I had missed the recent American Experience film on the Triangle Shirtwaist Fire but I was able to view it on the PBS Video website. I highly recommend spending an hour watching it. This program seems to be all the more pertinent to me as I continue to read about the daily struggles of unionized government workers in many states - starting with Wisconsin. They are, of course, not fighting for safer working conditions but they are trying to hold onto long-fought-for collective bargaining rights. The bitter irony of the workers at the Triangle Shirtwaist Company is that even though they had led a strike by New York City garment workers in 1909 for union representation, they never achieved it for themselves. The owners, Isaac Harris and Max Blanck, would simply not permit any "meddling" in their control of the business. Harris and Blanck were later tried and acquitted of manslaughter charges connected to the fire. They went on to collect a lucrative insurance settlement and continued in the garment business. They were fined repeatedly for operating their factories under unsafe working conditions.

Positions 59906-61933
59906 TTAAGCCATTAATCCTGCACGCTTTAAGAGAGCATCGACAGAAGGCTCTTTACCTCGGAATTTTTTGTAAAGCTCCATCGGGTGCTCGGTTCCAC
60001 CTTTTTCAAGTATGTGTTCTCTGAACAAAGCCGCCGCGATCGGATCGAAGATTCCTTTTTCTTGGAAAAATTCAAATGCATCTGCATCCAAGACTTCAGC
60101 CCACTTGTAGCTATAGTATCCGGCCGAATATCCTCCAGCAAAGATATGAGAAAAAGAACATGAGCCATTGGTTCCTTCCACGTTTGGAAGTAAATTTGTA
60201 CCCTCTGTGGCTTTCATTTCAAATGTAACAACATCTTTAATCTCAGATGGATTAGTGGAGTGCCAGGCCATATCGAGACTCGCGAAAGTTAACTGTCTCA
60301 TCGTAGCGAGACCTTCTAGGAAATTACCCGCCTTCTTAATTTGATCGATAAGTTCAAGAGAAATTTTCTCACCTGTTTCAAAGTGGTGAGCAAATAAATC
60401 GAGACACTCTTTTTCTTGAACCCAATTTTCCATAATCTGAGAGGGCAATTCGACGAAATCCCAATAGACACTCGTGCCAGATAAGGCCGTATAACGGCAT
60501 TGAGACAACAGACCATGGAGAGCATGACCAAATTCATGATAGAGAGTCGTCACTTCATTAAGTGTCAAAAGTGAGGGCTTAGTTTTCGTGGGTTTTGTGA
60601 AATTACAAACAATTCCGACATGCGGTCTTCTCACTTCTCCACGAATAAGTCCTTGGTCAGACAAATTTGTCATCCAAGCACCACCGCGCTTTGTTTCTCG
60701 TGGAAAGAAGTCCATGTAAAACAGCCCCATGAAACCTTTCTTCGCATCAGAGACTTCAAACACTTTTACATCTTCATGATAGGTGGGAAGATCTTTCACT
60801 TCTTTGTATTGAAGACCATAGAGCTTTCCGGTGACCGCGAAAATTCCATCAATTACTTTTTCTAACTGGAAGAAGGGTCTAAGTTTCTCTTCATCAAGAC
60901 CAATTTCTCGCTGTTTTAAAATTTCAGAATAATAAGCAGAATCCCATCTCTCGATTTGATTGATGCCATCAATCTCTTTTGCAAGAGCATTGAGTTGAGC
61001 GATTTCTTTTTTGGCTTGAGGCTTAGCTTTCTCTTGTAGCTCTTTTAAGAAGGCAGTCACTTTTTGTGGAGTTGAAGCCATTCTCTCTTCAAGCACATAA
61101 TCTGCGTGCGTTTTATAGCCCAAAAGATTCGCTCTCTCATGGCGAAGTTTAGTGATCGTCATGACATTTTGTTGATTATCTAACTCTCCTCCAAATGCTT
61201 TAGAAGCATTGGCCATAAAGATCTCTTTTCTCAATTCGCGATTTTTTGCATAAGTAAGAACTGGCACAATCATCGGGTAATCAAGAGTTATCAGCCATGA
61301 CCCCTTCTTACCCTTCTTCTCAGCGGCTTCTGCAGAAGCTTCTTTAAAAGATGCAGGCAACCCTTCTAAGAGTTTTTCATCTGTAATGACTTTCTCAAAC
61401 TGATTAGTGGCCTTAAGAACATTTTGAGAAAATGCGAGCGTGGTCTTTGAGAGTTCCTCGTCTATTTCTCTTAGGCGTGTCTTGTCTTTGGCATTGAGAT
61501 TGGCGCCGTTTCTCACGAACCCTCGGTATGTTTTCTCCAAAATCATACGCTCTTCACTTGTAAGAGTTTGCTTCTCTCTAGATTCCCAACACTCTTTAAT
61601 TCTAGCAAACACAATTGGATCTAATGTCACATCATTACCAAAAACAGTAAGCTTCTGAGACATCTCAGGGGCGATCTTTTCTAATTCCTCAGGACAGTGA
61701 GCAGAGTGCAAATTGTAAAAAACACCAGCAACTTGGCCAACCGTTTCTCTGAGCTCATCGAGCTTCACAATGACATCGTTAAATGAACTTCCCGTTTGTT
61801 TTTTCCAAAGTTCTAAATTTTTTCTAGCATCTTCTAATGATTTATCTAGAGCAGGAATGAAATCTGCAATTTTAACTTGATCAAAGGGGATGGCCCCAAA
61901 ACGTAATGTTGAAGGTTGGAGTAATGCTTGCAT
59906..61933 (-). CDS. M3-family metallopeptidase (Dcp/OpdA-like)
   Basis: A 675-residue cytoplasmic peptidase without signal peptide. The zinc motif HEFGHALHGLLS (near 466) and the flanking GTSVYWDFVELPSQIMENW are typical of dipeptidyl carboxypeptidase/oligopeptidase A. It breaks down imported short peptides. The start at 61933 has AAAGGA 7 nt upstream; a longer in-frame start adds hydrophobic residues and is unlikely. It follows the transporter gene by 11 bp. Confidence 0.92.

|Asch Building in New York where fire occurred |
on second to top floor still stands today.
Photo from Wikipedia.
Society benefits greatly from technology. More often than not, that technology is made available through companies which compete fiercely against each other in the marketplace. The argument that nothing should fetter the owners of a business with regulatory burdens that might make them less competitive simply cannot be supported in the face of the tragic consequences that can so easily befall their employees. Reasonable regulations and collective bargaining are not evils. They are part of the cost of doing business in a complex society. It is always a balance. What should be regulated and what should be left to the market? What voice should workers have compared to owners or managers? While there is no lasting answer to these questions, it seems that we are once again tilting towards excessive power - and excessive rewards - on the side of owners and managers.